If you’re already down with “RBG”—this year’s hit documentary on Ruth Bader Ginsburg, which makes its TV debut Sept. 3 on CNN—you will know it’s about a woman who was centerstage in our national struggle for gender equality and equal rights long before she was made an associate justice of the U.S. Supreme Court. (“All I ask of our brethren is that they take their feet off our necks,” is one oft-heard Ginsburg quote).
The unbridled venom spewed at such a tiny woman comes across as unseemly, if not wildly unexpected.
You will also probably be aware that, despite the hero-worship lavished on the so-called “notorious RBG,” there’s another view of Ginsburg, which directors Julie Cohen and Betsy West acknowledge with a smattering of alt-right voices laid over the introductory music to their movie:
“This witch! This evil-doer! This monster!”– Michael Savage
“An absolute disgrace” – Donald Trump
“She’s a zombie. The woman’s a zombie” – Bill O’Reilly.
The unbridled venom spewed at such a tiny woman comes across as unseemly, if not wildly unexpected. But ameliorating the bile is that music we are hearing—the overture to “The Marriage of Figaro,” which is a much more appropriate theme than most viewers will realize going in.
Ginsburg is a devoted opera fan, as many do know; that she and her jurisprudential nemesis Antonin Scalia were fellow buffs was a basis for their unlikely friendship. We even see the justice appearing as the Duchess of Crackenthorp in Gaetano Donizetti’s “The Daughter of the Regiment” during a National Opera production two nights after the 2016 election. (One of the few roles in grand opera that is a speaking part, it provided Ginsburg the opportunity to address, very cagily, the electoral travesty that had just transpired.)
But in addition to being a biographical documentary about a pioneering jurist, “RBG” is also a portrait of a marriage—and not necessarily a very modern one, at least at its outset. Ruth Bader married fellow Brooklynite Marty Ginsburg a month after she graduated from Cornell, and she followed him to Oklahoma, where he was stationed as an R.O.T.C. officer after being drafted; she delayed her enrollment for two years at Harvard Law School, which they both entered together; Marty got cancer and Ruth took care of him and their child while studying law; when Marty got a job in New York, Ruth went too, transferring to Columbia Law School, where she tied for first in her class.
But Marty Ginsburg, regarded as perhaps the best tax lawyer in New York, was Ruth’s greatest champion—a good-humored man who cheerfully accepted the role of “second fiddle” to his (more) brilliant wife, while always lobbying on her behalf, especially when President Bill Clinton was presented with the opportunity of filling the Supreme Court seat of retiring Justice Byron White. Clinton had a long line of candidates ahead of this relatively unknown U.S. Appeals Court justice. As those interviewed agree, including Clinton, Ruth clinched the deal. But it was Marty who set it in motion.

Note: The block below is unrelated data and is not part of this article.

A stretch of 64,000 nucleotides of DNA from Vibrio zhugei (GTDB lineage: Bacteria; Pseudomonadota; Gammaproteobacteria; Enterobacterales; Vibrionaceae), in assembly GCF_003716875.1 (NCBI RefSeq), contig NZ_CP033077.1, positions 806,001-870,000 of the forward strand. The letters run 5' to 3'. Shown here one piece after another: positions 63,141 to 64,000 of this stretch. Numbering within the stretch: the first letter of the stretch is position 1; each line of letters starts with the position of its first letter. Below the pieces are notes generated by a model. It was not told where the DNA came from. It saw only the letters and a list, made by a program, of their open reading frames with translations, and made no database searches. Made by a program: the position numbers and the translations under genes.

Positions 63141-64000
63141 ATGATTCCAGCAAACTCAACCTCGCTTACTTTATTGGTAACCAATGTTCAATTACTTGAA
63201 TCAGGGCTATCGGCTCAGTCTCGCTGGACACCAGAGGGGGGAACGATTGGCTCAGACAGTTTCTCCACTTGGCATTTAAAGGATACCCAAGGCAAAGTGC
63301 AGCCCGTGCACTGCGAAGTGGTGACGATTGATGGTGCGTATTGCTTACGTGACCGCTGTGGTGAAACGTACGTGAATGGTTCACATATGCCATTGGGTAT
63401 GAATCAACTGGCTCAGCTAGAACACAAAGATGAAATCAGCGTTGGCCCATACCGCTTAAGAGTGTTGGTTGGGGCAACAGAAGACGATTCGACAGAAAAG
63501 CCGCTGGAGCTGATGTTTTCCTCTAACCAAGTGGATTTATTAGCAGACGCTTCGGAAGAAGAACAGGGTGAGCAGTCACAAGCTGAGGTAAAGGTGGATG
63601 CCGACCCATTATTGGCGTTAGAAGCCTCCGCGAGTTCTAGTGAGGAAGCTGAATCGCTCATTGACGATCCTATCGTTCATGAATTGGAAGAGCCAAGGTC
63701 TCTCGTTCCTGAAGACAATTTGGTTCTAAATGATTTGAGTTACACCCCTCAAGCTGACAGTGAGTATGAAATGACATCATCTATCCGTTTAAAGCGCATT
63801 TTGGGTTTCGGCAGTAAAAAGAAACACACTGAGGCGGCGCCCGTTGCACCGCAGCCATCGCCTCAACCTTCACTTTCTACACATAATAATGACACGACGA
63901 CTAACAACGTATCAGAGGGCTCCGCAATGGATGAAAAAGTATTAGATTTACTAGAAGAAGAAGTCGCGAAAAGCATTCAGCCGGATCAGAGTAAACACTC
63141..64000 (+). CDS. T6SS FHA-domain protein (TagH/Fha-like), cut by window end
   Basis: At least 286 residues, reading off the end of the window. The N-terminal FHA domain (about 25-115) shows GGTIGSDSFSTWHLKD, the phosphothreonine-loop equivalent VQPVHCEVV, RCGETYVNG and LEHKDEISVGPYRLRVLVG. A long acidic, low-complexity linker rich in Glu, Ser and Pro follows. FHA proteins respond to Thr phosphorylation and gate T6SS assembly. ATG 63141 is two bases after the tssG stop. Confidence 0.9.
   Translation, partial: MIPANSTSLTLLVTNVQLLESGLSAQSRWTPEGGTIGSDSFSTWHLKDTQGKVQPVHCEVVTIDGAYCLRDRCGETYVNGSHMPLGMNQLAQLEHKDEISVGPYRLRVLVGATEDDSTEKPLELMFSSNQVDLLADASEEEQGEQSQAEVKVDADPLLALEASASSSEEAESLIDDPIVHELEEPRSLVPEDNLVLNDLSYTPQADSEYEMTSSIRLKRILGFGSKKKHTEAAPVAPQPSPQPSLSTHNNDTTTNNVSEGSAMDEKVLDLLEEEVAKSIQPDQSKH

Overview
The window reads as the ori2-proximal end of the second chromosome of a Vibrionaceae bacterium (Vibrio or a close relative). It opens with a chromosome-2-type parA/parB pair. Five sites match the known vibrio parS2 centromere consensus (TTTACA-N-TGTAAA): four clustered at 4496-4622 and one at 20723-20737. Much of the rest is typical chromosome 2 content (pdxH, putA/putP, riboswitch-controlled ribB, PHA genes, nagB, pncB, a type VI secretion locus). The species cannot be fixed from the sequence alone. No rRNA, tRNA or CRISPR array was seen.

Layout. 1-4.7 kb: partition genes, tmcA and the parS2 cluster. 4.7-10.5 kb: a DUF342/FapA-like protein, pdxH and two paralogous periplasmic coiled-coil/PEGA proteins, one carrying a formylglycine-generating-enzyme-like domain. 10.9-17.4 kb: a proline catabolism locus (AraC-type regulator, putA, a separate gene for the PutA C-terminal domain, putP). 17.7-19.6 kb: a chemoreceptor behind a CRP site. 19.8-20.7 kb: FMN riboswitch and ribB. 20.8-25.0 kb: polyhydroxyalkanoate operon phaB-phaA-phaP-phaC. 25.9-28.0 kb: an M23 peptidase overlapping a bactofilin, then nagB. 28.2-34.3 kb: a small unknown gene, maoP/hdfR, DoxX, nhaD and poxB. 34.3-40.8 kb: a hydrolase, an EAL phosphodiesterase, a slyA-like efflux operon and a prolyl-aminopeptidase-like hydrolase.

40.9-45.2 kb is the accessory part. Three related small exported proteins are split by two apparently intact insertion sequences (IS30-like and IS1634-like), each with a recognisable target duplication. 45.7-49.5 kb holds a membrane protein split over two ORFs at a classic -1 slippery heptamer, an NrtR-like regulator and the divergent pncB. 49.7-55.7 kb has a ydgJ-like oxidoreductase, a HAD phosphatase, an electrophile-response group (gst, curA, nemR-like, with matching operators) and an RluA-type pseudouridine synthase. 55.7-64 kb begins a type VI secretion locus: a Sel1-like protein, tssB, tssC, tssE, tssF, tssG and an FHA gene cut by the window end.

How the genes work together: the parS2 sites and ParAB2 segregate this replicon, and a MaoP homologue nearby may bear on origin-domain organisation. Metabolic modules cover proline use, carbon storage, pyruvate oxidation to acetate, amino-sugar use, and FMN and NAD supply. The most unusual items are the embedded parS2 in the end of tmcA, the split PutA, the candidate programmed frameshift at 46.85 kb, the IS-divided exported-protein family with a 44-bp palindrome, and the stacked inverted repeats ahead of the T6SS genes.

But in addition to being a biographical documentary about a pioneering jurist, “RBG” is also a portrait of a marriage.
The Marty-Ruth alliance is a huge part of why “RBG” has struck a chord with audiences. (Marty Ginsburg died in 2010.) It humanizes its subject in a way all the interviews with family, old friends and even a few politicians from the friendly opposition (Orrin Hatch, for instance) can’t do. Those people weigh in the way you would expect. They extol Ginsburg’s talents and mind and talk about her retiring personality, the ways it contrasted and complemented Marty’s ebullience and how her sense of fairness led her down some unlikely paths—to Weinberger v. Wiesenfeld, for instance, in which a widower HAD BEEN denied survivor benefits that a widow would have been given without argument. (“Sex discrimination hurts everyone” was her mantra).
The film doesn’t really get into the fact that, as the co-founder of the Women’s Rights Project of the A.C.L.U., she often came onto those landmark cases after they had already been launched by other plaintiffs and lawyers. Still, Ginsburg’s contributions to our current legal world are established as profound and revolutionary, although her position on abortion remains pro-choice.
“RBG” includes some archival material, some contemporary interviews with Ginsburg and of course footage of her working out at her gym. One of the best bits in the film is watching her watching—for the first time, it seems—the comedian Kate McKinnon’s so-called impersonation during the “Weekend Update” segment of “Saturday Night Live.” (“That’s a Gins-burn!” McKinnon exclaims, after delivering some very un-Ginsburgian takedown of someone, or something).
The cumulative effect of “RBG,” which is certainly manipulative, is enough that you want to go upscale in finding ways of describing the tiny legal giant at the center of the movie: “Liberal hero,” for instance (Rachel Maddow). Or “though she be but little, she is fierce” (William Shakespeare). Or, you might just paraphrase Winston Churchill: Never has so much been owed by so many to the nonretirement of so few.